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Pritzker Winner Alejandro Aravena On Architecture, Drawing, and Desires

Inside the well-coiffed head of this year's Venice Biennale director

In anticipation of the Venice Architecture Biennale opening this Saturday, May 28, the T: The New York Times Style Magazine published a revealing profile with its director and this year's Pritzker Architecture Prize laureate, Alejandro Aravena. The 48-year-old Chilean architect (and his firm Elemental) is something of a star in his country, committed to creating affordable and socially-minded housing and public spaces for his people, like Villa Verde and Quinta Monroy, as well as impressive structures for universities, including the Angelini Innovation Center at the Universidad Católica de Chile.

Aravena is perhaps best known for the concept of "incremental housing," which provides "half a good house" for its residents, who then have access to a corresponding space next to it that they can build out when they have the means, giving them equity in the neighborhood.

Read on for a few illuminating quotes from the architect below, and head on over to T magazine for the full profile.

On establishing a reconstruction plan after the devastation of a 2010 earthquake and resulting tsunami in Constitución, a seaside resort town:

Residents in Constitución naturally suspected, because we were working for the forestry company, that all the benefits of reconstruction would go to the company, not them. That’s why we knew from the start that the people had to participate in the reconstruction process. In effect, we needed to create the right client. So we devised a consortium: Arauco, the government, the public and us. We were taking an intuitive approach because we actually knew nothing about planning. In the end, ignorance helped.

On his firm's, called Elemental, focus on social housing:

The more monotonous, dry, tough, the better. Given that people will construct homes for themselves anyhow, this architecture gives order to their interventions.

We don’t think of ourselves as artists. Architects like to build things that are unique. But if something is unique it can’t be repeated, so in terms of it serving many people in many places, the value is close to zero. We go into fields where the chance of failing is higher than average. We make mistakes. If we need to replace a window or make some other fix, it’s easier for us because we’ve built up an account of good will.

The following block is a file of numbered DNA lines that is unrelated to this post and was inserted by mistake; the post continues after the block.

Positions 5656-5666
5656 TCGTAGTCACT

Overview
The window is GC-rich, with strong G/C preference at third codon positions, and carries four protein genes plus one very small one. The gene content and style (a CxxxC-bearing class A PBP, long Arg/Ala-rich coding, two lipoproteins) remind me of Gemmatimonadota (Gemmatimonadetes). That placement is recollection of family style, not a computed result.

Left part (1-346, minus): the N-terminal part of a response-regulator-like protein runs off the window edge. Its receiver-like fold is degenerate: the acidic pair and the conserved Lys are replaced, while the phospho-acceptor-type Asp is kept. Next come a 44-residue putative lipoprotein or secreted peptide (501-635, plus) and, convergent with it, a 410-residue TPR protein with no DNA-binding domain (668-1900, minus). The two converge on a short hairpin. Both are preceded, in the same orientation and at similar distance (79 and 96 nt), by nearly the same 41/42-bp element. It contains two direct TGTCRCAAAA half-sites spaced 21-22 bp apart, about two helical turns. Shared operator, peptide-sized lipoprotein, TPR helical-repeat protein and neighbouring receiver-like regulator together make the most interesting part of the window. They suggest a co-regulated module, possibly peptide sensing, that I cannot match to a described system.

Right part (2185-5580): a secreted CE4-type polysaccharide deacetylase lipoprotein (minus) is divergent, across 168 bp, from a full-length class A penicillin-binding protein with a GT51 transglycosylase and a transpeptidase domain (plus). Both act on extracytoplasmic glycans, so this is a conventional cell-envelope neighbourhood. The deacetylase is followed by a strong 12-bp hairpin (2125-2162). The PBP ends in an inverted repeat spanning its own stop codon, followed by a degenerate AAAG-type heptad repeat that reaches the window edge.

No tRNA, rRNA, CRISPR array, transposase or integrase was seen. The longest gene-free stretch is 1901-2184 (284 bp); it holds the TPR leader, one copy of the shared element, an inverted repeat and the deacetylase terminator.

On the need for architects to address social problems:

In the name of artistic freedom, architects made themselves irrelevant. I think we may look back and see this as a tipping point.

Aravena draws constantly. And it wasn't until he moved to Venice in 1992 that he felt like he was studying real architecture:

I was on a completely different planet there. I could go to a building for a week just to draw it. I spent a month drawing Doric temples in Sicily. I was measuring everything, absorbing all this history we didn’t learn in Chile. I saw Romanesque buildings and Palladio’s buildings and Alberti’s and Brunelleschi’s buildings, all of which finally made me realize what architecture could aspire to be.

When he returned to Chile, Aravena was so discouraged by the projects he was getting, that he briefly quit architecture and opened a bar.

Then, when I came back to Chile, the jobs I got were for restaurants and shops, one lousy client after another. I was doing a discothèque in northern Chile for a guy who proved to be dishonest in the end, and finally couldn’t take it. It wasn’t what I had devoted my life to learning. So I quit architecture and opened a bar. I was still a nerd but I was living at night and sleeping in the day.

A woman, who is a resident at Renca, one of Aravena's incremental housing developments in Santiago, described the joy of having bedrooms that fit queen size beds "like in the movies."

What she meant was that now she can have a life of the imagination. Needs are not desires. You can answer needs but people still have desires.

On why designing private houses doesn't inspire him very much:

I’m not sure that a private house is especially interesting as architecture, in that it’s either the client’s vision or the architect’s. A school or public housing project operates in a more complex space where everything becomes negotiable, which I think is more creative, more difficult, more challenging for an architect and more rewarding.